SEMA News—March 2021


Industry Indicators
While spikes in COVID-19 infections in late 2020
increased the odds of another economic downturn, the
U.S. automotive sector remained relatively robust,
according to the latest issue of “SEMA Industry

SEMA Industry Indicators: Despite Economic Headwinds, U.S. Automotive Sector Remains Relatively Strong

The U.S. economy continues to recover but, as noted last month, growth is moderating, according to the latest “SEMA Industry Indicators” report. In Europe, where fiscal stimulus was smaller than in the United States, rising COVID-19 cases drove a fresh series of national lockdowns in late 2020. The economy there was likely to see another contraction in the fourth quarter, indicating the start of a double-dip recession. The probability of a double-dip recession in the United States has inched higher and was probably around 25% as of press time.

Even with those headwinds, the automotive industry continues to do relatively well. Production slowed somewhat in September but remained above September 2019 levels. Likewise, sales of new vehicles during the month of October were down slightly from the prior month, but spending on vehicles continued to be strong. In fact, consumer spending on vehicles and parts hit an all-time high in October.

Much of this strength in spending on vehicles reflects increased levels of consumer spending on used cars. Incoming data does suggest that the used-car market is showing some signs of weakness, while the new-car market is gaining some momentum. Spending on motor-vehicle parts and accessories has also been strong, growing 8.4% over last year.

SEMA’s monthly “SEMA Industry Indicators” report is available free of charge for members to download. Visit to view the report.

John Gaines
Inducted last year into the SEMA Hall of
Fame, John Gaines and his company,
G&M Performance Parts, streamlined the
parts distribution process from
manufacturer to retailer.

SEMA Hall of Fame Member John Gaines Passes Away

John Gaines, a member of the SEMA Hall of Fame Class of 2020, passed away at his home surrounded by family on January 3, 2021.

Gaines was an early pioneer in automotive aftermarket warehouse distribution. His company, G&M Performance Parts, was one of the first of its kind in the automotive aftermarket.

Gaines’ distributorship was one of the first in the country to utilize a fleet of vehicles to distribute products directly to local speed shops, truck accessory stores, car dealerships and machine shops, creating a much quicker and more streamlined process from manufacturer to end user. Gaines is credited with forward thinking early on that helped many manufacturers grow to where they are today.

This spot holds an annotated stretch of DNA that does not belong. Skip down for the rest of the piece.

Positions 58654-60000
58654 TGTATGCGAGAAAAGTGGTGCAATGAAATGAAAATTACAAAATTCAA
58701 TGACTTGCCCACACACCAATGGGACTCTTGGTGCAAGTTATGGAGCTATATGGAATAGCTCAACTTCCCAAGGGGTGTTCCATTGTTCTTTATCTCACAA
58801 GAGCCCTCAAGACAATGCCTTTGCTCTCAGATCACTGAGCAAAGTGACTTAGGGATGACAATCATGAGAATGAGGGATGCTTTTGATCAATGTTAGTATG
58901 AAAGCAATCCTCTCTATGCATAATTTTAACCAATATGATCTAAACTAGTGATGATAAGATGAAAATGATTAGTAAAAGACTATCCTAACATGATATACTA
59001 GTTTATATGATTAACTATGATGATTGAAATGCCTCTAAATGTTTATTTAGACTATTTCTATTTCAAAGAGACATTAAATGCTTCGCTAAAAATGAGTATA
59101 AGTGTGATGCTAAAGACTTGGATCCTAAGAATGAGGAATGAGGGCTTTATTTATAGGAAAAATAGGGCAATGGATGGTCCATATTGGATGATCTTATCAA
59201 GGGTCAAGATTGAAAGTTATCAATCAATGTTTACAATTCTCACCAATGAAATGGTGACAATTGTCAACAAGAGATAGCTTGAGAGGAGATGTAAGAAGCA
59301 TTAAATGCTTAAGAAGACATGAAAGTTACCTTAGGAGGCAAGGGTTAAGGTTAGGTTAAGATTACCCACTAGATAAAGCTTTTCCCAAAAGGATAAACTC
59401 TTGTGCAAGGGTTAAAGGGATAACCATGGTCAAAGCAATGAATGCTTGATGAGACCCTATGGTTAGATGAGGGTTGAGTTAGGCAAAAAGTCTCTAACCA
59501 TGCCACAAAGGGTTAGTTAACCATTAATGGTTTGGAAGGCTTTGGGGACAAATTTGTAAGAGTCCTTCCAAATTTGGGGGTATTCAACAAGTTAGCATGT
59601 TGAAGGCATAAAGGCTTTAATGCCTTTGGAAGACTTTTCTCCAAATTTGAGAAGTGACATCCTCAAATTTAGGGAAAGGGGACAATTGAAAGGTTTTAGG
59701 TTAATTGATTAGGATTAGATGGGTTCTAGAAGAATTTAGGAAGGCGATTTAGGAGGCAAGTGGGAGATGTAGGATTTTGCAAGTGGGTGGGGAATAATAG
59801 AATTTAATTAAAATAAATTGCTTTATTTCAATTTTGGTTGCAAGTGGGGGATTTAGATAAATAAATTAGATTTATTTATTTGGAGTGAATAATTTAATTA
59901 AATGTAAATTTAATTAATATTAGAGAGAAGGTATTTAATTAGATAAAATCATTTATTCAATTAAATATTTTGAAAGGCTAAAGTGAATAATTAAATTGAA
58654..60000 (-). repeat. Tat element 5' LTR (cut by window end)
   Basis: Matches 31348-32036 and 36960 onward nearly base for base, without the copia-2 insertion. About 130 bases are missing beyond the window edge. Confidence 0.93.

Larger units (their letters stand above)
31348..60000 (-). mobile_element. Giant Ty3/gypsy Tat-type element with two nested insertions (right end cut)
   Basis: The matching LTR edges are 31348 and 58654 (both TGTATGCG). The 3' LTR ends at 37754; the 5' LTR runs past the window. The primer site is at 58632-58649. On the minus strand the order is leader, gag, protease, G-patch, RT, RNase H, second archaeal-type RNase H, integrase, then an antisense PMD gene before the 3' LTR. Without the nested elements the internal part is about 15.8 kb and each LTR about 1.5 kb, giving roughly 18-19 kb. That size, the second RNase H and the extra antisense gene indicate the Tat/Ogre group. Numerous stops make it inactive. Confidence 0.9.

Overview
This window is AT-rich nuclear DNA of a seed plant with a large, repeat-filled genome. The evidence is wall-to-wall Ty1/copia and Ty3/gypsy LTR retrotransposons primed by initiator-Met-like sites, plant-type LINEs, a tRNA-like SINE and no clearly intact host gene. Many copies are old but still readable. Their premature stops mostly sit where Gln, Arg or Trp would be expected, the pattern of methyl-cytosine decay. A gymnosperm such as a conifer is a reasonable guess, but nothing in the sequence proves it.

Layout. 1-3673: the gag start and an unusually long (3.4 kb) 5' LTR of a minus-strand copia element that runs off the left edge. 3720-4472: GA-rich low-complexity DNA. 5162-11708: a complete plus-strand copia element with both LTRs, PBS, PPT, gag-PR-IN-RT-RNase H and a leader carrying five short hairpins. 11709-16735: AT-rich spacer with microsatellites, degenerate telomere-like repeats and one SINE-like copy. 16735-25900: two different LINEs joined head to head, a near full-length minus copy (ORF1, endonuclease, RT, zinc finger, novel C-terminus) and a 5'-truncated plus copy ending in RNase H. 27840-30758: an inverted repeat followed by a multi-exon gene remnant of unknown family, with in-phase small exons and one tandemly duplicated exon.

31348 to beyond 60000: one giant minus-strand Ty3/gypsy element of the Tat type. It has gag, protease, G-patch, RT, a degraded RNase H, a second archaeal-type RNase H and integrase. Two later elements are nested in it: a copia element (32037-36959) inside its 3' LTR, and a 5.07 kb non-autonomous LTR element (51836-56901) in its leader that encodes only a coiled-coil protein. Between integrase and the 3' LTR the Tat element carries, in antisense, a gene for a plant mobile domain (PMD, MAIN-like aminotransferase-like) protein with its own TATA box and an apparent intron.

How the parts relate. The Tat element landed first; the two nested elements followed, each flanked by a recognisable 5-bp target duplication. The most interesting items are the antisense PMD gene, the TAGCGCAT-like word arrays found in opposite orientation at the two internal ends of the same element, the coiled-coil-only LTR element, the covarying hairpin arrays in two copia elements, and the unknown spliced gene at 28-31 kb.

Prior to his career in distribution, Gaines enjoyed success as a racer, piloting Top Fuel dragsters. He opened a speed shop, Automotive Specialties, in Cottage City, Maryland, which led him eventually into the distribution side of the industry.

Funeral arrangements had not been announced as of press time.

SEMA scholarships are available to students pursuing degrees or
certifications that lead to careers in the automotive industry.

SEMA Accepting Scholarship and Loan Forgiveness Applications

SEMA is accepting applications for the 2021 SEMA Memorial Scholarship and Loan Forgiveness programs. Scholarships are available to students pursuing degrees or certifications that lead to careers in the automotive industry, and loan forgiveness is available to employees of SEMA-member companies.

“It’s no secret that this past year has had its challenges,” said SEMA Senior Manager of Professional Development Gary Vigil. “Now more than ever, SEMA is available to help support future industry innovators by providing financial assistance to current students and recent graduates who have outstanding student debt.

“There are thousands of talented, hard-working individuals seeking careers in the automotive aftermarket. SEMA scholarships are designed to support this next generation and allow them to focus on their studies and work rather than be burdened with tuition costs. The Loan Forgiveness program is intended to provide financial assistance to employees of SEMA-member companies with outstanding student loans.”

Awards of up to $5,000 are available to qualified individuals. The online application is available until March 1 at

For more information, contact SEMA Project Manager for Member Services Byron Bergmann at

Leo Kagan
As president of SEMA in the ’70s, Leo Kagan
was instrumental in moving the annual SEMA
Show from Anaheim, California, to Las Vegas.

Industry Icon Leo Kagan Passes Away

Leo Kagan, former SEMA president and longtime industry leader, passed away at his home on December 5, 2020. He was 104.

Kagan’s lengthy background in the automotive industry included the positions of vice president of sales at Hurst Products, vice president of marketing at Automatic Radio, and vice president at American Racing Equipment. He organized the manufacturers’ representative firm Kagan, Maloney, Russo and Associates.

Kagan’s dedicated service to SEMA and the industry led to his 1982 induction into the SEMA Hall of Fame. It was Kagan who, as president of SEMA from 1975–1979, spearheaded the unprecedented growth of the annual SEMA Show, including pushing to have it moved from Anaheim, California, to Las Vegas. Kagan held a seat on the SEMA Board of Directors and proposed the creation of the SEMA Memorial Scholarship Fund. He was named SEMA Person of the Year in 1994.

In lieu of flowers, donations in Kagan’s memory can be made to either the SEMA Scholarship Fund or to the University of Northern Iowa Foundation, 121 Commons/UNI, Cedar Falls, IA 50614.

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